LITLIT will celebrate its inauguration this month. How did this new Los Angeles initiative come into being?
Los Angeles Review of Books runs a summer Publishing Workshop, and we want to introduce the people in the Workshop to as many publishers as possible. In a lightbulb moment we thought, ‘why not do it somewhere the public could come as well?’ Our first thought was to hold it at Hauser & Wirth, and we were thrilled when the gallery agreed it was a great idea.
How has the Los Angeles literary and publishing landscape changed over the past decade?
At least a dozen new book publishers and magazines have launched since we did just under a decade ago. The literary scene continues to be strong, diverse, and build momentum. LA’s film, music, and visual arts all established their national and international importance earlier. Except in noir and science fiction, the literary scene has always—as is true of most of the country—lived in the shadow of NYC. Now, our famous sunlight is pouring in.
What is distinct about the Californian artistic scene?
California has a much more relaxed relation to cultural hierarchy than the East Coast, and much more willingness to mix cultural levels, to take high art, what used to be called middlebrow art, popular art, street art—and stir all of it into an exciting and delicious stew. And of course as a state formerly known as Mexico, and a city that is Armenian, Chinese, African American, Persian, Guatemalan, Russian, Salvadoran, Japanese, Filipino, Indian, Nicaraguan, Native American, Costa Rican, Pakistani, French, German, South American, Vietnamese, Cambodian, Eastern European, Southern European, North African, Middle Eastern, Laotian, Basque —should I go on?—we are imbued with a sense that the culture we participate in is always bigger, broader, and more varied today than it was yesterday, and bound to be even more so tomorrow.
Los Angeles Review of Books features some of the leading artists and writers from Los Angeles and around the world. Can you tell us about the LARB community and its readers?
LARB started in a basement with a group of volunteers, but immediately went global—our primary home is, after all, the worldwide web. We now have readers in all 50 states and over 150 countries on an average day; roughly 40% of our audience is outside the US. This is the nature of art, and literary art as much as any—it is cosmopolitan in its outlook, and cosmopolitan in its reach.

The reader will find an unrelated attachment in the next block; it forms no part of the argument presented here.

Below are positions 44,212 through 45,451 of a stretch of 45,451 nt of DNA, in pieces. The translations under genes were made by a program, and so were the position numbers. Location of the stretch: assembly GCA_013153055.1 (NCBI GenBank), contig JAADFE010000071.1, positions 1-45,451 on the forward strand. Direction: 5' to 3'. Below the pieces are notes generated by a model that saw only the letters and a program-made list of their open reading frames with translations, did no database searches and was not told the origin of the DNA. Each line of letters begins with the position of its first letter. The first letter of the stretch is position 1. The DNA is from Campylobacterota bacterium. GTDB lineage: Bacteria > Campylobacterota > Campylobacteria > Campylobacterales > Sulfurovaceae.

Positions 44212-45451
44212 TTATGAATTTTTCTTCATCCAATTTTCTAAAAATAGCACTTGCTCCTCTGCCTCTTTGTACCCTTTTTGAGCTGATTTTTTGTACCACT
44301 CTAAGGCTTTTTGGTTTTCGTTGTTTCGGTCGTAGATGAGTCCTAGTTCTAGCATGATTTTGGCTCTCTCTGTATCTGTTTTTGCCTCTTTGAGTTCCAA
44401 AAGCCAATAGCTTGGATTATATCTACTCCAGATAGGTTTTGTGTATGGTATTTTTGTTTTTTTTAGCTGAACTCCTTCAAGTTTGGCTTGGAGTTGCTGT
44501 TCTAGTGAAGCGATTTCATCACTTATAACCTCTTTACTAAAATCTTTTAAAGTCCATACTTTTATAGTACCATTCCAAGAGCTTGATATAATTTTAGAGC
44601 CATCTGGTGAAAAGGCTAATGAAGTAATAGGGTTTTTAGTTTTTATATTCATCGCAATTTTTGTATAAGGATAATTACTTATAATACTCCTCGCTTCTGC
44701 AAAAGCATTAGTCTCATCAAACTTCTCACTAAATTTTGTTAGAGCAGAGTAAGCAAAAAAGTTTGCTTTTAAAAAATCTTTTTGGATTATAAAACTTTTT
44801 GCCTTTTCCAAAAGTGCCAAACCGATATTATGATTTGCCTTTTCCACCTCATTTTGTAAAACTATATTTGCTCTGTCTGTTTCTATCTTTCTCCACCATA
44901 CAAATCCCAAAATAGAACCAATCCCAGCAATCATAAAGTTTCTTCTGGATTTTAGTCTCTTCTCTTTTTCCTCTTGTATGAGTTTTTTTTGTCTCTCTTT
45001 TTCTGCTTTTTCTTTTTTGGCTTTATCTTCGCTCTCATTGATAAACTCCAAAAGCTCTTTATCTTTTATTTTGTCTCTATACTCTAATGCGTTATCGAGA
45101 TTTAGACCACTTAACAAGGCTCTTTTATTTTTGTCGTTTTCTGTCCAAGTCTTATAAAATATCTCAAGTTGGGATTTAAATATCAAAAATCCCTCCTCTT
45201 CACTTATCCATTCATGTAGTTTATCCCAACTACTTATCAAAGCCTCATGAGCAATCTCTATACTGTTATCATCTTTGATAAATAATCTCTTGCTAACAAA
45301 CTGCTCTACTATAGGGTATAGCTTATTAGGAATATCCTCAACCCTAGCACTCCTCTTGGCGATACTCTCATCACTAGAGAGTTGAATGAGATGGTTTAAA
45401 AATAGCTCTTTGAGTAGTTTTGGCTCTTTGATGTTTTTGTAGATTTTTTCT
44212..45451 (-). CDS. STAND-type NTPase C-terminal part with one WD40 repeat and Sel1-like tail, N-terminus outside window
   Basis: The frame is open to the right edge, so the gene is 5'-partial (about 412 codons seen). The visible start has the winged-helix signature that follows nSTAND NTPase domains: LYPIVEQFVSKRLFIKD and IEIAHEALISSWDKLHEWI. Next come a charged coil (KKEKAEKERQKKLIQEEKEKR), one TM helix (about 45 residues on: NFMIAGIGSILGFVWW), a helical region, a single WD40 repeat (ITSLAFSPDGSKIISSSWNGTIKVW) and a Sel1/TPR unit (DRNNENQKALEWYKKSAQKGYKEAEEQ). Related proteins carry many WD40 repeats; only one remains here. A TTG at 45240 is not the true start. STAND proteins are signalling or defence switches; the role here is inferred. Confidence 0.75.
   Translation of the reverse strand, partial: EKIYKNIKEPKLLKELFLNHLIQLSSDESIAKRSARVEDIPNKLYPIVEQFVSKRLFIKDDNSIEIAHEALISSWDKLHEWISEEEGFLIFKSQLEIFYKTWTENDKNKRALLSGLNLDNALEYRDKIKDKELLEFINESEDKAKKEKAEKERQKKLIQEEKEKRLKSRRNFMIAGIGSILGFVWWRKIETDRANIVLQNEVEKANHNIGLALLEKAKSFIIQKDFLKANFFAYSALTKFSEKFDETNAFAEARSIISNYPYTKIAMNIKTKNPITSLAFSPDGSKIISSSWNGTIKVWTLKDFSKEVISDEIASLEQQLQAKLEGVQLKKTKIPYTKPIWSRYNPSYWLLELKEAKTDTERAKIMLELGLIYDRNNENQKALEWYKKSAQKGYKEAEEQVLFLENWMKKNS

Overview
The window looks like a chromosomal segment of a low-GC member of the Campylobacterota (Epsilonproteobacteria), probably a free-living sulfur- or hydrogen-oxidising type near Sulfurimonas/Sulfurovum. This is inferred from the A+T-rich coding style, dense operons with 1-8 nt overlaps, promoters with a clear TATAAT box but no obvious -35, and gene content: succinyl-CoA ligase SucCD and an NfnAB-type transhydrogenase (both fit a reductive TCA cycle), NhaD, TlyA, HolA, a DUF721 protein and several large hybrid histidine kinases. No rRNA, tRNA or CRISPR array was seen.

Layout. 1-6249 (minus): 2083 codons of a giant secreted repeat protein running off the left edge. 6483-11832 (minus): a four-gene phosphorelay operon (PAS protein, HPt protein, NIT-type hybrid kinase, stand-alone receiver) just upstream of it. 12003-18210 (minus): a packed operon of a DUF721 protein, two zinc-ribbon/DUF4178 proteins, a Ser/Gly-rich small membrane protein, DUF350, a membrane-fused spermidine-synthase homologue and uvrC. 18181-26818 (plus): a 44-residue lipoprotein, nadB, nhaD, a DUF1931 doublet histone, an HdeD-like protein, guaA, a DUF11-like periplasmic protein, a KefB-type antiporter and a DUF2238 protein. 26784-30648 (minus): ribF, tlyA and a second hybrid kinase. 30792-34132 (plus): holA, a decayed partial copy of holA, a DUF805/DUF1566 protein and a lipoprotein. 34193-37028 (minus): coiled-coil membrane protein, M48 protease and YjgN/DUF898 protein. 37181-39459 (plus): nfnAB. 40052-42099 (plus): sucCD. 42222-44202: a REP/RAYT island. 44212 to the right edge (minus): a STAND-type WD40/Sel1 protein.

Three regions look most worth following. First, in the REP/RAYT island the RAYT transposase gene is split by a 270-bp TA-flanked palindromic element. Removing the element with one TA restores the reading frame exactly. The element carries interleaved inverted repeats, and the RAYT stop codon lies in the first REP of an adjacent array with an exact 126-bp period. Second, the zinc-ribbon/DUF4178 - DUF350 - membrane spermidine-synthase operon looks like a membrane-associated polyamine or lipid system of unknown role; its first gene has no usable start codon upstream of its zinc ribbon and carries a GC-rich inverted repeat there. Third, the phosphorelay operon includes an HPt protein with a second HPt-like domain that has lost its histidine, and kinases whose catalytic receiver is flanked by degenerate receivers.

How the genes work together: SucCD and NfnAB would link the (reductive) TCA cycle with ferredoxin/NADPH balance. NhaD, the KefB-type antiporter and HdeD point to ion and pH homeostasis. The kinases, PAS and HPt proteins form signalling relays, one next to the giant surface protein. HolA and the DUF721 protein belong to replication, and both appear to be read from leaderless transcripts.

How important is exchange between artists and writers, and the dialogue between art and writing?
It doesn’t matter if your reference point is modernist experimentation, Chinese calligraphy, or Medieval illustration, the link has always been strong. In an age where our most fundamental daily tool—our phone—presents us with visual art, literature, music, film, and everything else all day long, the dialogue is unavoidable. I have never heard a single person say, ‘I wish those visual artists didn’t use words in their pieces,’ or ‘How dare those poets perform with music?’ Mixing is the norm. We at LARB always want more dialogue rather than less, but of course we would—dialogue is our business.
We need to figure out how, in a post-Amazon world, we can manage to pay writers and editors, and all the other people that give their lives to the literary ecology.
With the rise of digital publishing, print publishers continue to show remarkable resilience and innovation. What is the role of publishers today, and what needs to be done to continue the development of these discursive platforms and networks?
People love print. E-reading is something we all do, and the majority of us read some longform written work electronically, too. But after growing swiftly, for a number of years now, the ebook’s share of total sales has remained steady. The big development in the literary market these days is the rise of audio.
The real issues are entirely economic. As a historian (I started as a scholar of 19th and 20th century American literature), I can safely say this is the most exciting period of literary creativity in history. To sustain it, we need to figure out how, in a post-Amazon world, we can manage to pay writers and editors (and book designers, compositors, printers, publicists, book marketers and bookstore employees) and all the other people that give their lives to the literary ecology.
Can you tell us about the LARB Publishing Workshop program?
We are trying to train the publishers of the future, and trying to lower the barriers, open the doors of the profession to anyone, regardless of their ability to pay for specialized training. We want to diversify the industry from the ground up, and we want to respond to the decentralization of the industry while giving it some of that California flavor.
What advice would you give to the next generation of writers?
Accept your grave and awesome responsibility, and be kind to each other and your readers.
LITLIT, or The Little Literary Fair, is a two-day book fair celebrating independent booksellers, book publishers, and book makers from Los Angeles and beyond. A partnership between Hauser & Wirth Publishers and Los Angeles Review of Books, the fair will take place from 20 – 21 July 2019 at Hauser & Wirth Los Angeles, and is free and open to the public.
Tom Lutz is the founder and editor-in-chief of Los Angeles Review of Books, a nonprofit organization dedicated to promoting and disseminating rigorous, incisive, and engaging writing on every aspect of literature, culture, and the arts.
Since its founding in 1992, Hauser & Wirth Publishers has presented unique, object-like books that encourage an understanding and appreciation of modern and contemporary art. By commissioning original, in-depth scholarship to give thoughtful insight into featured art objects, Hauser & Wirth Publishers aims to craft accessible, lasting records of artists’ work, ideas, and exhibitions.